10 June 2005


Police refuse to remove UVF flag

(Irish News)

Police have refused to remove an illegal paramilitary flag flying from a private home just two months after a promised crackdown on the display of sectarian flags.

The UVF flag, right, flying from the balcony of a high-rise flat, is visible to motorists on one of the main access routes to Belfast.

Commuters believe it should be straightforward for police to act against the tenant of the flat, as opposed to the difficulties in identifying those who attach flags to telephone poles and street lights.

But a police spokeswoman said officers would not remove the flag at Mount Vernon flats on the Shore Road, blaming the need for the cooperation of "local communities and statutory agencies".

Raymond McCord, whose son was murdered by the Mount Vernon UVF, said the police's inaction was symptomatic of a system that allows paramilitaries to rule areas.

"In Mount Vernon the UVF are a law onto themselves. They are a disgrace to the unionist cause. These people are totally immune to prosecution. They are holding the police and their own community to
ransom," he said.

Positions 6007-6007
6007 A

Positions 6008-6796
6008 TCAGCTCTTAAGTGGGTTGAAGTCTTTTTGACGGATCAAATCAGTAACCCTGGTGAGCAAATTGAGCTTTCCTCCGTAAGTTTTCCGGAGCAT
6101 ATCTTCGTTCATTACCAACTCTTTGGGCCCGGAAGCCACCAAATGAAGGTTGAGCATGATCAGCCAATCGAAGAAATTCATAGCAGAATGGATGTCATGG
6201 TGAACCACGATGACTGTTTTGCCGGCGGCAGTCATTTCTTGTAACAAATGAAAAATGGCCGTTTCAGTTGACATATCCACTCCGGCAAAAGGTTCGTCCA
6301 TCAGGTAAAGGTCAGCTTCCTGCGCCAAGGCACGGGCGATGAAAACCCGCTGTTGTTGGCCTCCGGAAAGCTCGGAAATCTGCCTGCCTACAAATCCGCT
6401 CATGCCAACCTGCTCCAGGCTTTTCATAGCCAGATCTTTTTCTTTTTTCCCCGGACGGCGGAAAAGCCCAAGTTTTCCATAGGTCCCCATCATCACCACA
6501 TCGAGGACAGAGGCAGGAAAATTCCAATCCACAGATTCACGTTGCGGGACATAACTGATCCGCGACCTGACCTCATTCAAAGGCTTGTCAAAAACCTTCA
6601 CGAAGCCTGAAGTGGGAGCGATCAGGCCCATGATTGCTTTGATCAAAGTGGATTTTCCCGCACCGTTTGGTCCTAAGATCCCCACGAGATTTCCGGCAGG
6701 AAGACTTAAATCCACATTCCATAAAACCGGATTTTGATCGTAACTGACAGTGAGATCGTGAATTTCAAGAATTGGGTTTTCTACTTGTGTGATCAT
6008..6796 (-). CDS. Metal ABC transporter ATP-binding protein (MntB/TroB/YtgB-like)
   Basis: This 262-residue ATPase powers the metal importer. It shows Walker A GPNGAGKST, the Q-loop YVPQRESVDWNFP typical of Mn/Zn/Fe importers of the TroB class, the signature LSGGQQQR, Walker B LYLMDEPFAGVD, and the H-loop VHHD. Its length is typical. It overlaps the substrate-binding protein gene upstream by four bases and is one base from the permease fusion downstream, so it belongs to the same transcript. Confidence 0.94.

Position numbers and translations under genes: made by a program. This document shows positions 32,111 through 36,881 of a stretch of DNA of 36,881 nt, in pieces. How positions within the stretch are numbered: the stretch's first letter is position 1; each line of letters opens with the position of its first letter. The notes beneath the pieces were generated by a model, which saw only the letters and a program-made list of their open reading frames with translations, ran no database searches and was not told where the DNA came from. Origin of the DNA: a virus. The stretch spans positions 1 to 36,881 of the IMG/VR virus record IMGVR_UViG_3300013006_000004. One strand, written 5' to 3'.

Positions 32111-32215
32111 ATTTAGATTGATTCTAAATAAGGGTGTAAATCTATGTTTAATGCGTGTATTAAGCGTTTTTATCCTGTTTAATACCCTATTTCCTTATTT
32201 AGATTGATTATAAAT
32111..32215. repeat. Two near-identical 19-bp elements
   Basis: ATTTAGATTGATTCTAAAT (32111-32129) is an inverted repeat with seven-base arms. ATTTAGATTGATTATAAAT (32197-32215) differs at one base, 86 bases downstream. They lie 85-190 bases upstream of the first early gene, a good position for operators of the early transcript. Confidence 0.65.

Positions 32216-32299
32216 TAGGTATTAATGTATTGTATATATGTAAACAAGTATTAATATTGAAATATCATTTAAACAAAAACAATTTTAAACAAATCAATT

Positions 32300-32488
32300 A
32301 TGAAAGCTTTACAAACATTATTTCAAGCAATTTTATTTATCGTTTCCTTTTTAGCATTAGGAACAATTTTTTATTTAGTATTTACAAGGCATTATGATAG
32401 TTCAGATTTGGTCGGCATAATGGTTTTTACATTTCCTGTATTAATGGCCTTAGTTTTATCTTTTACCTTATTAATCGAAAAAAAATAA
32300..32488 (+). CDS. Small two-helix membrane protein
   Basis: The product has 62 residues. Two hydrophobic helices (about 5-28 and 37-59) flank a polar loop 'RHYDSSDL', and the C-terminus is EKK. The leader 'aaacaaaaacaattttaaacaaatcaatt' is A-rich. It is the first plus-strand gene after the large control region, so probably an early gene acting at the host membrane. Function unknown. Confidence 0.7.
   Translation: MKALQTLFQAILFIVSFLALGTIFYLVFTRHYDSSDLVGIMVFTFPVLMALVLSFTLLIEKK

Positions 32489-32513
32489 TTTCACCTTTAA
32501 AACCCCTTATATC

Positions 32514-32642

"The majority of people in Mount Vernon are good, decent people but a small minority have turned it into a drug den and a place where murderers live.

"Nobody wants to see paramilitary flags flying. It's a disgrace – take it down."

In April a protocol was signed by police, the Housing Executive and government bodies to get rid of all displays of sectarian flags.

At the time, Assistant Chief Constable Duncan McCausland said: "The display of flags to mark out geographical areas of 'territory' or to promote sectarianism or to intimidate people is, and must remain, wholly unacceptable in a peaceful and tolerant society."

However, last night (Sunday) a police spokeswoman said while they were aware of the loyalist flag and were monitoring the situation, no immediate steps would be taken to remove it.

"We would stress that many of the issues surrounding the flying of flags cannot be resolved with the policing solution alone. They can only be resolved by local communities and statutory agencies working together to find an acceptable answer," she said.

"Where police action may be required, consultation and negotiation will take place with community representatives regarding local flying of the flags displayed and if required their removal."

A Housing Executive spokeswoman said it would speak to its tenant, as well as community representatives, in an effort to resolve the matter.

June 10, 2005

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